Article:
‘Durian diplo­macy,’ Pi­noy break­fast, and Duterte’s ‘kulambo’

Manila Bulletin - - Front Page - By GENALYN D. KABILING, AN­TO­NIO L. COLINA IV and YAS D. OCAMPO

With a visit to Pres­i­dent Duterte’s bed­room, hav­ing one of the world’s rarest birds named in his honor and guided by a sock­less host, Prime Min­is­ter Abe had a morn­ing to re­mem­ber yes­ter­day.

Duterte, a charis­matic politi­cian known at home for his folksy

charm, dropped many of the for­mal pro­to­cols nor­mally as­so­ci­ated with vis­its by a head of govern­ment as he took Abe on a tour of his beloved south­ern home city of Davao.

Fol­lowed by me­dia, it did seem that Duterte and Abe were fast be­com­ing the best of friends.

The vis­it­ing Prime Min­is­ter got a taste of “durian” diplo­macy and warm south­ern hos­pi­tal­ity cour­tesy of the Pres­i­dent.

Duterte pulled out all the stops to wel­come Abe in a friendly and ca­sual set­ting, from host­ing a power break­fast at his res­i­dence to a durian feast in his beloved home city.

Pres­i­den­tial Com­mu­ni­ca­tions As­sis­tant Sec­re­tary Ana Banaag ex­plained that the Pres­i­dent wanted Abe to “feel at home” dur­ing his visit Davao City.

Banaag said the Pres­i­dent made sure the Davao re­cep­tion for the Prime Min­is­ter would be “more re­laxed more friendly” a day af­ter their for­mal meet­ings in Mala­cañang.

Break­fast, ea­gle, mos­quito net

First on Abe’s itin­er­ary in Davao City was a pri­vate visit to the Pres­i­dent’s mod­est res­i­dence with his lovely wife Akie.

Duterte and Abe bonded over Filipino break­fast of as­sorted rice cakes – suman, biko, kutch­inta, puto and monggo soup — and ex­changed gifts dur­ing the house visit. Abe also saw Duterte’s sim­ple life­style af­ter be­ing shown his old bed­room and the iconic mos­quito net (kulambo) that the Pres­i­dent can­not sleep with­out.

Abe, nor­mally blue-suited and po­lit­i­cally con­ser­va­tive who nev­er­the­less showed off his fun side last year when he dressed up as video game icon Su­per Mario at the Rio Olympics’ clos­ing cer­e­mony, ap­peared to en­joy the day.

“This is what the Pres­i­dent wanted ‘yung friendly lang, ‘yung hindi masyado ang ano --- ‘yung por­mal at hindi masyado ‘yung mga pro­to­cols so that they would also feel we are more than friends, we are broth­ers (That’s what the Pres­i­dent wanted — friendly, not too for­mal, not too many pro­to­cols so that they would also feel we are more than friends, we are broth­ers),” Banaag said in a press con­fer­ence in Davao.

“He wants them to feel at home na ito lang po kasi — gan­ito lang po kasim­ple ang at­ing Pres­i­dente lalung-lalo na ka­pag nan­dito sa Davao; naka-polo lang (this is how sim­ple our Pres­i­dent is es­pe­cially when in Davao; dressed in a polo),” she added.

Based on the pho­tos pro­vided by Mala­cañang, Duterte and his part­ner Honeylet Avan­cena pre­sented gifts to the vis­it­ing Ja­panese leader and his wife. Abe’s wife looked de­lighted when she re­ceived a blouse.

Abe’s visit to Duterte’s home lasted for 45 min­utes, ac­cord­ing to Pres­i­den­tial Man­age­ment Staff (PMS) Christo­pher “Bong” Go. The Prime Min­is­ter is the first head of state en­ter­tained by the Pres­i­dent in his Davao res­i­dence.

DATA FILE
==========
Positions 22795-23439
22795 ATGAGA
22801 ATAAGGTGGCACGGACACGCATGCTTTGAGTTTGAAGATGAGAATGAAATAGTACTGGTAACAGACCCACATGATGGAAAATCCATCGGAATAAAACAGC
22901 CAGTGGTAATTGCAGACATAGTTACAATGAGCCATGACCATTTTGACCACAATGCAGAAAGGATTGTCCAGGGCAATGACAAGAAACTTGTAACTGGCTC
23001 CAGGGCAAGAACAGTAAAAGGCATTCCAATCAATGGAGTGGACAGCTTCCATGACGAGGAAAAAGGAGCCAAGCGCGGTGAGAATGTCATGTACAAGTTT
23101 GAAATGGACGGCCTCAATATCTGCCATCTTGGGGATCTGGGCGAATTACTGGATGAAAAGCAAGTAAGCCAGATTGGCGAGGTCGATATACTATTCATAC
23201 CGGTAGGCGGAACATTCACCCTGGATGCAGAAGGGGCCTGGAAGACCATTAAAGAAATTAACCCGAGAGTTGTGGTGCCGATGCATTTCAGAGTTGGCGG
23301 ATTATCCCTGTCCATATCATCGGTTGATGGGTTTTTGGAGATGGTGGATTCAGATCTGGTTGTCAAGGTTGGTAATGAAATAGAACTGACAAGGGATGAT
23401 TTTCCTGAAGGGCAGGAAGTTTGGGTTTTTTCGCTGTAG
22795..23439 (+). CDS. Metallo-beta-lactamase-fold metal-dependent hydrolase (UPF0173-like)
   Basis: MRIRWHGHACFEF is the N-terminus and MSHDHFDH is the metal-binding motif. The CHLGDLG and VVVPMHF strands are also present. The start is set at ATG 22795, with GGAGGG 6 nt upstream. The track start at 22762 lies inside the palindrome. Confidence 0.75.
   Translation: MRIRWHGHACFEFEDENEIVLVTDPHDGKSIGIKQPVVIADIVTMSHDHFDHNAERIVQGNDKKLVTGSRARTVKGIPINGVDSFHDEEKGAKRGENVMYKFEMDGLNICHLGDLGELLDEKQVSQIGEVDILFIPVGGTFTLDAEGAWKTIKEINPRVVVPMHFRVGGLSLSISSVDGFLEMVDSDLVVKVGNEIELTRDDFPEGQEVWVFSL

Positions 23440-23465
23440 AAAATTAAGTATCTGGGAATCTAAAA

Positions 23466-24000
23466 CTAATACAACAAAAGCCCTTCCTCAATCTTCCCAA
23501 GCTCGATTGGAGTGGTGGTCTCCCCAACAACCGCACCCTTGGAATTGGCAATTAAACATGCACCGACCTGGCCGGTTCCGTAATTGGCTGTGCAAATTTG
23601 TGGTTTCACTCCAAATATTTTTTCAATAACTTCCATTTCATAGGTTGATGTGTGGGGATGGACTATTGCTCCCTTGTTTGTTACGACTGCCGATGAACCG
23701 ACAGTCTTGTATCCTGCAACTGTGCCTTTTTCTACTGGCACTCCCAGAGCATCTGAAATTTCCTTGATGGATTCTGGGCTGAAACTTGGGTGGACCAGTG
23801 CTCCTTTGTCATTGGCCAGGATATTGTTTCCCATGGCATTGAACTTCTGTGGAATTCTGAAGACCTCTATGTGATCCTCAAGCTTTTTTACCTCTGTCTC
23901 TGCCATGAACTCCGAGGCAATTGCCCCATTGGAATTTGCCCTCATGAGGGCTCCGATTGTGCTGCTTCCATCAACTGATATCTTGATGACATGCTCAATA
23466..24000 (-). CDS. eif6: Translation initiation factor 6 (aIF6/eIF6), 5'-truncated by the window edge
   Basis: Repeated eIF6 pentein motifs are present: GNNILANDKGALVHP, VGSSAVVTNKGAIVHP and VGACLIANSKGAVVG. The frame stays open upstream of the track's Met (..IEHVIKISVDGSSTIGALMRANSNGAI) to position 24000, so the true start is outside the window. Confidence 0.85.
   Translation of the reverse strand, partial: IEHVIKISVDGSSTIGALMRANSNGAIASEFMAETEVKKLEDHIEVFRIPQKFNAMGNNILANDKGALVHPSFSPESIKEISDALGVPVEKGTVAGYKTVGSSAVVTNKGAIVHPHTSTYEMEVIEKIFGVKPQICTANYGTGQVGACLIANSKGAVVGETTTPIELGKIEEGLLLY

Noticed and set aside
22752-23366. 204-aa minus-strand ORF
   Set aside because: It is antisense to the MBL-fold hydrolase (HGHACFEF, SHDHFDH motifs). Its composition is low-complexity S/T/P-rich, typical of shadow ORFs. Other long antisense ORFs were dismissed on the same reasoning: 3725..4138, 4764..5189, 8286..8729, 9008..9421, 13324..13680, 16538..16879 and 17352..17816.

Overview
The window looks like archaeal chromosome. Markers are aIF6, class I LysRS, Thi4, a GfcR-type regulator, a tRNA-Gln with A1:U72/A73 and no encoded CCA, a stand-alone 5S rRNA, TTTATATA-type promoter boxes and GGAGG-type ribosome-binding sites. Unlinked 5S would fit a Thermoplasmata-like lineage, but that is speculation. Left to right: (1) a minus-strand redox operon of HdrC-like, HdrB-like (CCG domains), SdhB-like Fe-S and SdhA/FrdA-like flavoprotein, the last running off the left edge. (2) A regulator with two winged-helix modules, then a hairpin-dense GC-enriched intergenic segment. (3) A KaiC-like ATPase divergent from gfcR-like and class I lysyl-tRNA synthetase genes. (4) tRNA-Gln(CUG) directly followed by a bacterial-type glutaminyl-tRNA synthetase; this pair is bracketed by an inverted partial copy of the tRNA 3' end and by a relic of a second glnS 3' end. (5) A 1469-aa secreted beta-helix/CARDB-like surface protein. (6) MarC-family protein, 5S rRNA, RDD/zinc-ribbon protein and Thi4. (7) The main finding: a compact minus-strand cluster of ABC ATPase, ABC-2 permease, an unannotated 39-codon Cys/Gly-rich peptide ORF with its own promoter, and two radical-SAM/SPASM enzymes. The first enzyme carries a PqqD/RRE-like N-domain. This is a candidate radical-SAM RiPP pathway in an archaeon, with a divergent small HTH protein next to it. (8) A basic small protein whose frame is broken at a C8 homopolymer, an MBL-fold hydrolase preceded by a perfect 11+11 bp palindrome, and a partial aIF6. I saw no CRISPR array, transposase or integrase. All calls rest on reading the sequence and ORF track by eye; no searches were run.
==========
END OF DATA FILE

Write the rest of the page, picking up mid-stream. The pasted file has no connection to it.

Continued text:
From hav­ing a warm and friendly break­fast, the two lead­ers trav­elled to the Wa­ter In­su­lar Ho­tel to meet and greet Filipino and Ja­panese busi­ness­men. They granted photo ses­sions with the group with­out de­liv­er­ing any pub­lic speeches.

Pho­tos shared by Go at around 10 a.m. showed Duterte show­ing Abe his bed­room, but th­ese pho­tos were ob­vi­ously taken ear­lier as the two lead­ers ar­rived at the Wa­ter­front In­su­lar Ho­tel Davao at 10:10 a.m. to key govern­ment of­fi­cials and ex­ec­u­tives of the com­pa­nies of both the Philip­pines and Ja­pan.

The two lead­ers pro­ceeded to at­tend a cer­e­mo­nial adop­tion of a res­cued Philip­pine ea­gle by Ja­pan at the same ho­tel. The ju­ve­nile fe­male ea­gle was named “Sakura,” cherry blos­soms in Ja­panese, in honor of the vis­it­ing Prime Min­is­ter.

Abe smiled and laughed through­out the ea­gle cer­e­mony.

Duterte turned over to­kens, in­clud­ing an ea­gle stuffed toy and a framed photo of Sakura, to the vis­it­ing Prime Min­is­ter dur­ing the cer­e­mony.

The Philip­pine leader then in­vited Abe to savor durian and other fresh fruits be­fore hav­ing lunch at the same ho­tel. A live feed from state-owned Peo­ple’s Tele­vi­sion showed Abe par­tak­ing of spoon­fuls of durian with Mrs. Abe, Pres­i­dent Duterte and Honeylet.

The Prime Min­is­ter also vis­ited the Min­danao Koku­sai Daigaku, an in­ter­na­tional col­lege es­tab­lished by the Ja­panese. He was wel­comed by stu­dents wav­ing Ja­panese and Philip­pine flags and singing “It’s a Small World” in Ja­panese.

It was Abe’s last pub­lic en­gage­ment be­fore de­part­ing Davao City.

The Philip­pines was Abe’s first stop in a four-na­tion swing that in­cludes Aus­tralia, In­done­sia, and Viet­nam as he seeks to boost Ja­pan’s trade and se­cu­rity en­gage­ments amid China’s rise to Asian dom­i­nance.

Hon­or­ing he­roes in ‘Lit­tle Tokyo’

Mrs. Abe hon­ored the mem­ory of Ja­panese na­tion­als who spent their last years in Davao City at its ded­i­cated ceme­tery in Barangay Min­tal.

Min­tal is known in Davao City as “Lit­tle Tokyo” be­ing the former site of a set­tle­ment area for Ja­panese abaca farm­ers.

Mrs. Abe ar­rived as sched­uled at 10:15 a.m. and paid her trib­ute at the Zaryu Sen­bou Douhou Irei Tou (Tower of the Ja­panese res­i­dents who have passed away).

She also vis­ited the nearby Ureinashi Ni Ho (Mon­u­ment of No Re­gret) which was built by the Davao City Govern­ment to main­tain friendly re­la­tions with Ja­pan.

Newspapers in English

Newspapers from Philippines

© PressReader. All rights reserved.